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How You Can Help Someone With Mental Illness

Mental illness is painful for all involved.  Not only for the person with the disorder, but also for the loved ones who have to watch helplessly as someone they love so dearly suffers.   If you know someone diagnosed with mental health problems, you know that pain all too well.  Below are some tips that can help you to help the one you love.

Learn to be a good listener.  People need to get their feelings out sometimes, and if you can listen quietly without judging, you will be a great help.

Be willing to listen silently.  Acknowledge you are listening however.   Making eye contact or touching your loved one's hand help to show you are listening.

Never pressure your loved one to talk.  Sometimes a person just needs to cry.  A hug may be the best thing during this time.

Do not offer advice unless you are asked for it.   Sometimes people just want to talk, not look for a solution.

If you know someone else with a similar mental health issue or have it yourself, do not compare situations.  No matter how you mean it, sometimes comparisons make the other person feel like you are saying, "My situation is so much worse than yours! Stop your whining!"

Use wisdom with your words.  Avoid saying insensitive statements such as,

"I know how you feel"  (Really? You know what it's like to live with Bipolar Disorder, Schizophrenia, PTSD etc?)

"That doesn't sound so bad."   (Maybe not to you, but from my perspective, it is really horrible!)

"Well if I were you, I would..."   (You don't know what you would do in this situation, even if you had the same disorder.  Besides, what works for you may not necessarily work for me.)

"You don't look sick."  (Seriously??  It's mental illness, not a flesh eating disease- of course I don't look sick!)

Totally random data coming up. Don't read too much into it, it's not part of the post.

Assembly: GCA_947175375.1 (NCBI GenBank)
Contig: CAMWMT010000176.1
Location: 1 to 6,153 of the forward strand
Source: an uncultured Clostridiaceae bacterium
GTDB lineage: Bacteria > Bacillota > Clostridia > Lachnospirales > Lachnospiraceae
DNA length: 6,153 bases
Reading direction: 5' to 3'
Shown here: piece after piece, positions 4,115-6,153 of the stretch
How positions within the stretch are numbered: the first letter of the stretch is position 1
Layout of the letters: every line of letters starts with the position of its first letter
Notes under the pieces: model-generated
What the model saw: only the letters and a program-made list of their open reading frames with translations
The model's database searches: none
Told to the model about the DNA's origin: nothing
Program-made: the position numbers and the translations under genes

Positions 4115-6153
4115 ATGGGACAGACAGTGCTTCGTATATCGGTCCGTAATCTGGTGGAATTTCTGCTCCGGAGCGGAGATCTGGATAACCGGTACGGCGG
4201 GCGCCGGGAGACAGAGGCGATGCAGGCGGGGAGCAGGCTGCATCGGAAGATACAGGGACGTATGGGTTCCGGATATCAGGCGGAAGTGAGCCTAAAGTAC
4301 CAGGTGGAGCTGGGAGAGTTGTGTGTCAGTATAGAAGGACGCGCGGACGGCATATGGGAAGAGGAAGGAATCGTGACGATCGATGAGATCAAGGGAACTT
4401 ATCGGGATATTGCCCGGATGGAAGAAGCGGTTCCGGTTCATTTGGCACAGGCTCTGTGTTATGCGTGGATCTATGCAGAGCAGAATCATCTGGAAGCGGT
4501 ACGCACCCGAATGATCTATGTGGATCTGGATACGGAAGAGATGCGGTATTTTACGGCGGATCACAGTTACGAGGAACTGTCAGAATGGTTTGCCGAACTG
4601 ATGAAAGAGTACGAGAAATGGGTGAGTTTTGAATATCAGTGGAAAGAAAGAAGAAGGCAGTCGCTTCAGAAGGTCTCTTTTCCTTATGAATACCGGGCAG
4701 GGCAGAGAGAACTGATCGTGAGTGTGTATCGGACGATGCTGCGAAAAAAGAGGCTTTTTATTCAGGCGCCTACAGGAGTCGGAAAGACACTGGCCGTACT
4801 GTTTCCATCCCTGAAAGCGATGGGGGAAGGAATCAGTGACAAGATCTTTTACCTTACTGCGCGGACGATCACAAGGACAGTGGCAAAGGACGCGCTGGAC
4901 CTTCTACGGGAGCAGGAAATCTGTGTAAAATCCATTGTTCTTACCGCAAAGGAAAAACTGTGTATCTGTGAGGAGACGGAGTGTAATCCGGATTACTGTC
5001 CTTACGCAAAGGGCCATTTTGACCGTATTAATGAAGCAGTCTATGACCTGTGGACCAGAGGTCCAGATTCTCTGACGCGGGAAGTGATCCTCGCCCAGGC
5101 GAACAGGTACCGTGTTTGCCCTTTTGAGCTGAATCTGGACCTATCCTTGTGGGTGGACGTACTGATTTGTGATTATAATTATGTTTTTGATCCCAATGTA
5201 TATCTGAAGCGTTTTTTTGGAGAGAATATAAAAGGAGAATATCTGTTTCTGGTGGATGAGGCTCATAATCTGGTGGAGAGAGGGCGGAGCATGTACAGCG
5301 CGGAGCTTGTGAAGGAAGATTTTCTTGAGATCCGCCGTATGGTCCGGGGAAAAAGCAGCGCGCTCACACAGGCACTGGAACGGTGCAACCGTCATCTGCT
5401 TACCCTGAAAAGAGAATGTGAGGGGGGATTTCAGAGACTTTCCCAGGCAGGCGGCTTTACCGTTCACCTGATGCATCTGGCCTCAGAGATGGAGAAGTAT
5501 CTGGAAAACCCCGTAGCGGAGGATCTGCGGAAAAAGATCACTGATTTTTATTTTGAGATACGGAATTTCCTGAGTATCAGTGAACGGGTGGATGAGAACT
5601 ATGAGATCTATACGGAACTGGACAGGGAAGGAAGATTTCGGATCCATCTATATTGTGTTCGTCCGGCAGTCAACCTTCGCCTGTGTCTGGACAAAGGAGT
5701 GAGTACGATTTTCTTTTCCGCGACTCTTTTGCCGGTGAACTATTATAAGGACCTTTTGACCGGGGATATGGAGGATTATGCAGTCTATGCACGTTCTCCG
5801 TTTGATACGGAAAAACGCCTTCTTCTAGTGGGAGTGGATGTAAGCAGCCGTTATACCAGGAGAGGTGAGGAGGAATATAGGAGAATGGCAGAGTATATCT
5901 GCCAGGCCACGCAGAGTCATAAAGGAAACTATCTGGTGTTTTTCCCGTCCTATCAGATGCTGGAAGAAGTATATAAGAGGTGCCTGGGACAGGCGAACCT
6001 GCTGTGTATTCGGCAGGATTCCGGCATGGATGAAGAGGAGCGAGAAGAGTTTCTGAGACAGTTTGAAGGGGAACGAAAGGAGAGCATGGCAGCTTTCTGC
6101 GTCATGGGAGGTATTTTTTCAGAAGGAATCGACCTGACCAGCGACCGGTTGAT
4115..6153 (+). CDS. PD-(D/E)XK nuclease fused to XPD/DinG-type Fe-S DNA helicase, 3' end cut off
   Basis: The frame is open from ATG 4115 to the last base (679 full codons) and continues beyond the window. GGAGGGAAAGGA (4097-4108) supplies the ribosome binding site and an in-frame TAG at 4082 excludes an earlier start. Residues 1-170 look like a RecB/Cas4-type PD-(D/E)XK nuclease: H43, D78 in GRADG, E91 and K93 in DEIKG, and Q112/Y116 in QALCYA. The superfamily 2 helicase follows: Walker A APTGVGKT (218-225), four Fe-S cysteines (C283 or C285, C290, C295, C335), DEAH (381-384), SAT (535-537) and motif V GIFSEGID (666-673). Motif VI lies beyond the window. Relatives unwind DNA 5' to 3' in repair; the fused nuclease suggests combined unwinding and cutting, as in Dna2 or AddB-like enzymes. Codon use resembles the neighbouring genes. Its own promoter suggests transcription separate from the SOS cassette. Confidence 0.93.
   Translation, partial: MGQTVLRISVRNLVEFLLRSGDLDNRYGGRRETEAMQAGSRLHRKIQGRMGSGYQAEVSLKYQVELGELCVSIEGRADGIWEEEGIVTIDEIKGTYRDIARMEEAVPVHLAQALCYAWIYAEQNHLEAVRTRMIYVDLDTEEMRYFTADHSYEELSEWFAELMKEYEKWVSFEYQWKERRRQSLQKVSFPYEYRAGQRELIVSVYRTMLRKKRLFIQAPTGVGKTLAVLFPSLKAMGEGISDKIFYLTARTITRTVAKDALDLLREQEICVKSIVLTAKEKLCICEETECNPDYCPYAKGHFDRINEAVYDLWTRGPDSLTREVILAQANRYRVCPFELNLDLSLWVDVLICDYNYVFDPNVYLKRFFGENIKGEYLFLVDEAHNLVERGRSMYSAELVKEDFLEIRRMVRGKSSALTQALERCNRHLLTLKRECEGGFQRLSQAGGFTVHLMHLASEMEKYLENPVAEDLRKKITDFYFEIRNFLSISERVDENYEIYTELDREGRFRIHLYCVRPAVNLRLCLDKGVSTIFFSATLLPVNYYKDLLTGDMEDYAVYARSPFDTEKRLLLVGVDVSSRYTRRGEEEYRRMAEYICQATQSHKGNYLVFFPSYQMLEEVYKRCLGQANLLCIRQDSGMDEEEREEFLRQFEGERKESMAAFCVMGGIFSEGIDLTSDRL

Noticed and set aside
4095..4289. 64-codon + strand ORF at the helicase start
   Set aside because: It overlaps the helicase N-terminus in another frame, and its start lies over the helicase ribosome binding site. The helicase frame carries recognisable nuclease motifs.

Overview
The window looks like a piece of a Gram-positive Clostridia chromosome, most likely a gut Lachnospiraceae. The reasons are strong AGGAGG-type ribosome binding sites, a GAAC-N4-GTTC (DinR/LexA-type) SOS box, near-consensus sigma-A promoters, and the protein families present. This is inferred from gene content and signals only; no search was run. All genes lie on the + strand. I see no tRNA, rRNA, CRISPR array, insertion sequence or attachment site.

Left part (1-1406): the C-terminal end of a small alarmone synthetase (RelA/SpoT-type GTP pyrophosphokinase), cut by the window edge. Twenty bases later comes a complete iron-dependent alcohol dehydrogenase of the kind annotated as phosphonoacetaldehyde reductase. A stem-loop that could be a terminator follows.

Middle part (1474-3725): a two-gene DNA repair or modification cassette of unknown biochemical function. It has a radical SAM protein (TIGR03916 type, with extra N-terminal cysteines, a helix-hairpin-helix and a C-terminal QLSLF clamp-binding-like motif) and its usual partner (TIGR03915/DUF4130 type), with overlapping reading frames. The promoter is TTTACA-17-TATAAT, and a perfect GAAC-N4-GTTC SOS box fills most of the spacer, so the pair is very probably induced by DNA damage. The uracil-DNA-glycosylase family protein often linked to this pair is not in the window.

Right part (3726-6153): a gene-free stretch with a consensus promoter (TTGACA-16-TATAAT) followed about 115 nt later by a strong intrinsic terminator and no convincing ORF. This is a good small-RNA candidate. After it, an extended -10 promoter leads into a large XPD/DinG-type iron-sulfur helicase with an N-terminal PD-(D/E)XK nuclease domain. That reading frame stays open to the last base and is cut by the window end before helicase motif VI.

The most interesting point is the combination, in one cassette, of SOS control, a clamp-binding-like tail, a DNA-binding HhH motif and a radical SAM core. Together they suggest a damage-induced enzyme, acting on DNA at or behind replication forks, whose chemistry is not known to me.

Always remember to be supportive.  Look and listen for clues on what your loved one needs.   She may say she wants to be alone, but if you go to leave, and she suddenly starts rambling on, that is a clue she does not truly want to be alone.

Be encouraging.  When your loved one says things never will change,  remind her that they might.   Remind her she has your support and unconditional love.   Remind her that you are praying for her.   Pray with her.

Offer distractions sometimes.  Suggest going to the movies, out to lunch, shopping, a walk in the park.   If you are married to someone with a mental illness, then offer some romance.   Sweet romantic gestures from the heart can help anyone feel a thousand times better. Those gestures need not be expensive- for your wife, pick some flowers from your garden, present her with a special bubble bath or bottle of nail polish, give her a new book from her favorite author.   For your husband, pick him up some gourmet coffee, a new CD, a new gadget he has been wanting, or have his car washed.   The point is to offer a distraction as well as a reminding your loved one that you were thinking of him or her.

Acknowledge that your loved one may need a lot of quiet time alone.  While distractions are great, sometimes when symptoms of mental illness flare up, you just need time to yourself.  Some disorders make you want to hide out periodically, such as depression.   Others, such as C-PTSD and PTSD make you sensitive to noise, and there are times when you need total silence lest your brain become overwhelmed.

Learn about the disorder.  Ask your loved one questions, research it online, or talk to the doctor if you accompany him or her to appointments. It not only shows that you care, but also helps you to know what to expect when the symptoms flare up.

Be patient and understanding.  Always remember that your loved one is not trying to be difficult. He or she did not ask for this awful disorder. Given the choice, no one wants to live with mental illness.


© 2018  Cynthia Bailey-Rug and www.CynthiaBaileyRug.com.  Unauthorized use and/or duplication of this material without express and written permission from this site's author and/or owner is strictly prohibited.  Excerpts and links may be used, provided that the full and clear credit is given to Cynthia Bailey-Rug and www.CynthiaBaileyRug.com with appropriate and specific direction to the original content.